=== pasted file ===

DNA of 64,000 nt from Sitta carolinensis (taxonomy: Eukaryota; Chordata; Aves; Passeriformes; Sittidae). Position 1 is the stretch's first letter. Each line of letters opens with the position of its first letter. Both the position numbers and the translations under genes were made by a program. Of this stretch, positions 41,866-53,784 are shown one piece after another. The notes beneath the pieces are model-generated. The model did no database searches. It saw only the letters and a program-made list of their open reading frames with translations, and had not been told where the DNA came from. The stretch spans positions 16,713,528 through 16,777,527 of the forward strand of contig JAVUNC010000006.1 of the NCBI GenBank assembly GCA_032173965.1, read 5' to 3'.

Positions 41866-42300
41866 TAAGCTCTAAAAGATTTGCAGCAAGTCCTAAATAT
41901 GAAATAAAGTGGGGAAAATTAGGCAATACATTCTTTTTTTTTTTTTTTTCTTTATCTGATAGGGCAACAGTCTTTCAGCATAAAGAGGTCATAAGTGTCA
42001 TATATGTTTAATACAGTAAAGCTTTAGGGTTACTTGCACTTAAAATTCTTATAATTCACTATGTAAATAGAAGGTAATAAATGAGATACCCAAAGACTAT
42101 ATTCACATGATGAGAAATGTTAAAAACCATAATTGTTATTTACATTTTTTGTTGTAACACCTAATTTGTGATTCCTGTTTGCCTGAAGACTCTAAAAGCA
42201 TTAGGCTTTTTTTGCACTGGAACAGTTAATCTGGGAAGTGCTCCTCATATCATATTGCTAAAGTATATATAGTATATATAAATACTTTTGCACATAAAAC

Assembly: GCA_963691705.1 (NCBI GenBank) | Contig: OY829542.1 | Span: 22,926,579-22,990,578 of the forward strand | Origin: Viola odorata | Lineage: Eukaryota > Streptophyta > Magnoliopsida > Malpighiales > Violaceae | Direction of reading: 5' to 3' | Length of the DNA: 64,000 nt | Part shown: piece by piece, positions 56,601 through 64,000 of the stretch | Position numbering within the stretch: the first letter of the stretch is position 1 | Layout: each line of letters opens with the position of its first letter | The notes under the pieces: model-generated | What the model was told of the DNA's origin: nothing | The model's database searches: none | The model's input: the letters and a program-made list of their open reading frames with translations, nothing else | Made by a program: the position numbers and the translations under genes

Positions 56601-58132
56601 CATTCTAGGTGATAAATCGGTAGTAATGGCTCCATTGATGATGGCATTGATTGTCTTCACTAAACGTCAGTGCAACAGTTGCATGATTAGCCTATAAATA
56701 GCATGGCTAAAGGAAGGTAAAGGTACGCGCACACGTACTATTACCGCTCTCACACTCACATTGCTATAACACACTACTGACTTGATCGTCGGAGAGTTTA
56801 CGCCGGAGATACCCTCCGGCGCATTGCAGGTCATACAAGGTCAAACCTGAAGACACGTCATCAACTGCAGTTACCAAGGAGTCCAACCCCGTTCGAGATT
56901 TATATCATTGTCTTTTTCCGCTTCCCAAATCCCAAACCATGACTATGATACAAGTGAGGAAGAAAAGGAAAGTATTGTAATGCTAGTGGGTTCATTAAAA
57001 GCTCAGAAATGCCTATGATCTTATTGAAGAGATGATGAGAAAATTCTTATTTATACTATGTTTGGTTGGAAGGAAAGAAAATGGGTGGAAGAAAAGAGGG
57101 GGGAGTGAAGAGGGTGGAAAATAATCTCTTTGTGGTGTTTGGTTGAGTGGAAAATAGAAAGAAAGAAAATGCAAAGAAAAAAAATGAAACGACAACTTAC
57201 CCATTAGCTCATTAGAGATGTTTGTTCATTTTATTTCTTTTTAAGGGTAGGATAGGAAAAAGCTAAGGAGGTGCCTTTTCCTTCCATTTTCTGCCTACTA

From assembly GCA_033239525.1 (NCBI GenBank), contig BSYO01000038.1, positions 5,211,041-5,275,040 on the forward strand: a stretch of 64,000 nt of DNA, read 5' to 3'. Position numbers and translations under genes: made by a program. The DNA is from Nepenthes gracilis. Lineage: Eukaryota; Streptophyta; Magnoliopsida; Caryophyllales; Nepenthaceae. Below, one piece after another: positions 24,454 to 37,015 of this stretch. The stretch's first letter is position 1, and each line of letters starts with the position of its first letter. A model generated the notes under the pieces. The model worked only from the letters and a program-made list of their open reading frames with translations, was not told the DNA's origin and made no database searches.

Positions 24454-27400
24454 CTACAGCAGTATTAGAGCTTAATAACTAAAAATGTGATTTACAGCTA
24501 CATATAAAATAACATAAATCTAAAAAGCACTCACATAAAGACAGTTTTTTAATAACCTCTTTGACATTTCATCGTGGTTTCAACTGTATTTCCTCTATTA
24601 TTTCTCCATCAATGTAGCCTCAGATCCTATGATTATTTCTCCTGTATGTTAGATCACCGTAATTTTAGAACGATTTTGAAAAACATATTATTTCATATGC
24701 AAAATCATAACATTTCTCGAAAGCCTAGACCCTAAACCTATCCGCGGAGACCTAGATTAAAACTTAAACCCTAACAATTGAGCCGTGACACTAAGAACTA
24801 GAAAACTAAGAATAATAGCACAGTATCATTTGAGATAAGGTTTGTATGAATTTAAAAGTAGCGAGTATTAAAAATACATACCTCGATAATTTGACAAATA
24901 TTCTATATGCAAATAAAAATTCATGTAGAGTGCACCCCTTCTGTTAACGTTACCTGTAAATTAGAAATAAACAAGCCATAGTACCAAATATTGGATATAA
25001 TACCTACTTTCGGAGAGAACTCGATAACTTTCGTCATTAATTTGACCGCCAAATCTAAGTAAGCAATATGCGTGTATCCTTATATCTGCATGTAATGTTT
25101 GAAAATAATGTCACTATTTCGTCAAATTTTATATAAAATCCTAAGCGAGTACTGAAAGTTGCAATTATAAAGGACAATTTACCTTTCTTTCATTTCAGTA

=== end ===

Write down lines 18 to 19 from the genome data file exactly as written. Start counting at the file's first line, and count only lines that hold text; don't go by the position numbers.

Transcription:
Positions 24454-27400
24454 CTACAGCAGTATTAGAGCTTAATAACTAAAAATGTGATTTACAGCTA